My last post on leaders standing against the tide also emphasized the importance of leaders communicating all information even if it goes against what is thought to be the accepted message. Granted, there are times when leaders may know an answer but must keep it quiet due to other, trickle-down impacts. There will be a right time to release and discuss. In my recent interviews researching the impact of merger and acquisition activity (M&A) on engagement and retention, the resounding message from those employees impacted was, “talk to us openly and honestly and frequently.” Sadly, some leaders feel providing less information is effective leadership or not involving the boots on the ground in the decision is a good thing.
In these recent interviews 80% of the respondents have left or are leaving the organization because of poor communication and the unwillingness to engage the team. These valued employees have chosen to leave and pursue other opportunities because they did not feel valued. The 20% who are staying are doing so to support their one-up leader. That leader has held open and honest communication and the employee is tied to them and not the organization. This is a sad development and avoidable. Good, strong performers leave organizations during tumultuous times because they feel unvalued and unsafe. While leadership cannot stop the chaos of M&A, they can improve communication and interaction with the team. It takes purposeful and prescripted, honest communication.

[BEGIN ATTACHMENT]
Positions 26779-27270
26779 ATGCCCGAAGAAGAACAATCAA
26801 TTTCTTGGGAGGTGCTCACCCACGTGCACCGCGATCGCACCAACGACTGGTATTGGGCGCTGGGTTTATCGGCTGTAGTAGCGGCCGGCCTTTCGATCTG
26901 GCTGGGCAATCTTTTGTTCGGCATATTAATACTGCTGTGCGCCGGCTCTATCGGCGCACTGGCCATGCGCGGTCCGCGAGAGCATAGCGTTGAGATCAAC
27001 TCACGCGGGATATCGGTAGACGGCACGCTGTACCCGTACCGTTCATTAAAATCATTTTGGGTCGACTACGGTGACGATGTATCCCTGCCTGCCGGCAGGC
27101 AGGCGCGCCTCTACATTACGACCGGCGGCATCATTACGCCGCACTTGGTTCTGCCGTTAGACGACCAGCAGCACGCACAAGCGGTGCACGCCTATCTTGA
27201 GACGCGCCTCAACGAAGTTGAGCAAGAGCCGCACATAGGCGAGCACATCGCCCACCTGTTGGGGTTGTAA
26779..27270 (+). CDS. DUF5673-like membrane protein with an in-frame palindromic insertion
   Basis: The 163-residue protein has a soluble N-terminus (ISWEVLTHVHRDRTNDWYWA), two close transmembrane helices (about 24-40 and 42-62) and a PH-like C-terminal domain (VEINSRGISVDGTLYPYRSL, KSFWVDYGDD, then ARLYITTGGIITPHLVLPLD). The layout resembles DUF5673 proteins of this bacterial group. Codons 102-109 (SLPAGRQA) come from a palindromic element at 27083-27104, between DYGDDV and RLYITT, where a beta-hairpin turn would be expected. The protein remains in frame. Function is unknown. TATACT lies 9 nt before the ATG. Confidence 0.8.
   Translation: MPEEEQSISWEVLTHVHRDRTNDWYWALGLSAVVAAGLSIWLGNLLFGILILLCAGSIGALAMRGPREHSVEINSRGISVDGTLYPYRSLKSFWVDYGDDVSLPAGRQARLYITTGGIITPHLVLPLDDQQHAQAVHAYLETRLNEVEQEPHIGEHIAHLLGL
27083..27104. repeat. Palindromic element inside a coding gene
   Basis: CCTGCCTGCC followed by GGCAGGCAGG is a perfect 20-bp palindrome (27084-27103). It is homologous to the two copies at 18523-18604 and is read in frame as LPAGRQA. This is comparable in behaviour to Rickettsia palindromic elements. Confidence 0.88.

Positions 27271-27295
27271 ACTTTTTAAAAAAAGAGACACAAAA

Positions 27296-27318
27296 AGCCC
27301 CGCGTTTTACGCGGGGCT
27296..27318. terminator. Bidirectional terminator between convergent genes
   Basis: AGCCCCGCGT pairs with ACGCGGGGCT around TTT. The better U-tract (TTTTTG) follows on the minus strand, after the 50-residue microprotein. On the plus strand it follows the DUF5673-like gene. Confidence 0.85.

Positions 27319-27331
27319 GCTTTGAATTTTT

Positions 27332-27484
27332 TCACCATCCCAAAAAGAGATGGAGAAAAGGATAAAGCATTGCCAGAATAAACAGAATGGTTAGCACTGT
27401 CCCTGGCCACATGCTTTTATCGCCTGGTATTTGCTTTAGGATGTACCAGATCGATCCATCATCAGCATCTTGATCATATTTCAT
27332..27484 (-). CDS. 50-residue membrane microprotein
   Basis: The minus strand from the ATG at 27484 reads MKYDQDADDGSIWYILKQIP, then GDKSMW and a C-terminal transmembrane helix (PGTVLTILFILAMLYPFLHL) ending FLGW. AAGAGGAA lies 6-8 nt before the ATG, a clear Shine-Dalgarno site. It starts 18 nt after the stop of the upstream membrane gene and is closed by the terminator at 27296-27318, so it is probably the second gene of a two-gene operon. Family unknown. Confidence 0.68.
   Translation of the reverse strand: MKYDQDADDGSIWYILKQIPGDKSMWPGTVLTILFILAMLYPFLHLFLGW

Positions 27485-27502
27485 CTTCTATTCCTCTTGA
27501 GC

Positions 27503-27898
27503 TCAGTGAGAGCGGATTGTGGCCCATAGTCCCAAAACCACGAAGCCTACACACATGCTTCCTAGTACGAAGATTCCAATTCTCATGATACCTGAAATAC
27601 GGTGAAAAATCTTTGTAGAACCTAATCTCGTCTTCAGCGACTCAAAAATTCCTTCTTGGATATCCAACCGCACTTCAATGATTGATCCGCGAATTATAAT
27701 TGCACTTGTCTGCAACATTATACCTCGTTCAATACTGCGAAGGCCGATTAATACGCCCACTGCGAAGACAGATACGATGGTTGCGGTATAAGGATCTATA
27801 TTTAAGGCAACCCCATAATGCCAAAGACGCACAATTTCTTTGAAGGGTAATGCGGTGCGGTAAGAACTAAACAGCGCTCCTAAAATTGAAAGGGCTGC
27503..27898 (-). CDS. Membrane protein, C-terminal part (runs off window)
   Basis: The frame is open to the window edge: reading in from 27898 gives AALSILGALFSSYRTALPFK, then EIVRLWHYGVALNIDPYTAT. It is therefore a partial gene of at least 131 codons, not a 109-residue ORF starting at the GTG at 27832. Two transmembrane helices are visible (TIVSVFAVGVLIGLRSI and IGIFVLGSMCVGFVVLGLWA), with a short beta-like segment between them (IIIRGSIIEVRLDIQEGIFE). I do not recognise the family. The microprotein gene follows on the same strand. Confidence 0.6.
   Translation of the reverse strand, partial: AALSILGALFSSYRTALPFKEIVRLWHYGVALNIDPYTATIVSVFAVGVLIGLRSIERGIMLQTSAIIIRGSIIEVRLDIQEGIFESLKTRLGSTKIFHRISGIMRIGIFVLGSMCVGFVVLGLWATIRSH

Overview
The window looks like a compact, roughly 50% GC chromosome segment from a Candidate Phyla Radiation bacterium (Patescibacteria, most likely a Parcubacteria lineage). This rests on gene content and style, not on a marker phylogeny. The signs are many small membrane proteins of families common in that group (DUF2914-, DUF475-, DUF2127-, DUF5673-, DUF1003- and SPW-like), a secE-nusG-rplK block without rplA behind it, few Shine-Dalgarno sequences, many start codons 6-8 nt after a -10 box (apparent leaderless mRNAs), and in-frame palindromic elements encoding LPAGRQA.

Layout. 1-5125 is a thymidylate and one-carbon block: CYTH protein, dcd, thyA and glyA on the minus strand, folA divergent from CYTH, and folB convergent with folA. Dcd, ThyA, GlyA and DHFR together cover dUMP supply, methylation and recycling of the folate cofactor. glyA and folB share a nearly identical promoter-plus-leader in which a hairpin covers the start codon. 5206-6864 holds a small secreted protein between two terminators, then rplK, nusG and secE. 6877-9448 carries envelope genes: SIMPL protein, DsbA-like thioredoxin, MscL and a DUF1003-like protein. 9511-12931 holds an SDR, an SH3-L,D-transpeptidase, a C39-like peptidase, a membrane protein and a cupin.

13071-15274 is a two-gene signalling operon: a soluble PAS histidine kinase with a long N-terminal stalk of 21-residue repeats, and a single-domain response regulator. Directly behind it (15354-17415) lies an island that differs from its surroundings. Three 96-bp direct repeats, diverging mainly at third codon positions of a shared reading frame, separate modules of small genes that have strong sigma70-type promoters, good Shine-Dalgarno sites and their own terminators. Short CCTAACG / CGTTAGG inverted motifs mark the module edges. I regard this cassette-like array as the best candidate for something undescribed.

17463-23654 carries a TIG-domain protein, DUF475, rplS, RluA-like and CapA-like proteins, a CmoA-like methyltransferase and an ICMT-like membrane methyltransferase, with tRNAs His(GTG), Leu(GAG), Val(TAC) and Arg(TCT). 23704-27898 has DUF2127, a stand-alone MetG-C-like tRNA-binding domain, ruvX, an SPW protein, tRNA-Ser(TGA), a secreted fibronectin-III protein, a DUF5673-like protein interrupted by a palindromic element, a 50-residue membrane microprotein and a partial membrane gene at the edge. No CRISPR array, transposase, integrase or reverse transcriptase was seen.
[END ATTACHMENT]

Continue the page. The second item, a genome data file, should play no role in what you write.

I am reminded again of the failing our federal government is experiencing in communicating about the “pandemic.” I learned today, the World Health Organization (WHO) actually changed their definition of pandemic and lessoned the threshold so that they could use the term. Now we have a Covid test being pulled by the CDC because it does not differentiate flu and covid! There has been no broad release of that information. And we have fully vaccinated patients in our hospitals (85% to 95% of covid cases in Israel and 74% of MA cases). However, we are being told it is only the unvaccinated. Then we have experts such as Dr. Robert Malone and others sounding the alarm about the dangers of the shot. The “spike” in case counts is likely a known, negative vaccine condition of antibody dependent enhancement. The shot is making us more vulnerable to infection
Our leaders should take a lesson from the M&A currently under my study. Speak openly and honestly and let each person make their own decisions. The drive to spread misinformation will backfire and will continue to undermine any credibility of a leader who insists on continued spread. The shot is not a vaccine, has very questionable efficacy and the science cannot unequivocally support the shots or masks as prevention. Tell the truth. With my M&A study, tell the truth. Tell your employee, “There will be chaos, some will lose their jobs, the organization will not look or function the same, but you are valuable, and the mission is still important. We need you!” Be a leader.